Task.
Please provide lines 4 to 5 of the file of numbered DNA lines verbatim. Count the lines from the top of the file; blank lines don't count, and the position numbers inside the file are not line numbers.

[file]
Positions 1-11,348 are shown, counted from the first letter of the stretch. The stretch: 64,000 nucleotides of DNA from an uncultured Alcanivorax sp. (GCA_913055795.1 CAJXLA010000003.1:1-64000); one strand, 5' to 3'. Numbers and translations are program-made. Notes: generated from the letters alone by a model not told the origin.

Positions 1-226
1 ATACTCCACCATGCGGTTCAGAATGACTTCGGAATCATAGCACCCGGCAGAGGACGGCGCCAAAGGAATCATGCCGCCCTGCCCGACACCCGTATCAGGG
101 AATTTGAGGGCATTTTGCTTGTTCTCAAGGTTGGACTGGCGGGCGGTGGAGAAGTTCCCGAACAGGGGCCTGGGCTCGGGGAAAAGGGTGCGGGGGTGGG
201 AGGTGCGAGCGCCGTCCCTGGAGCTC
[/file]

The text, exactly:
101 AATTTGAGGGCATTTTGCTTGTTCTCAAGGTTGGACTGGCGGGCGGTGGAGAAGTTCCCGAACAGGGGCCTGGGCTCGGGGAAAAGGGTGCGGGGGTGGG
201 AGGTGCGAGCGCCGTCCCTGGAGCTC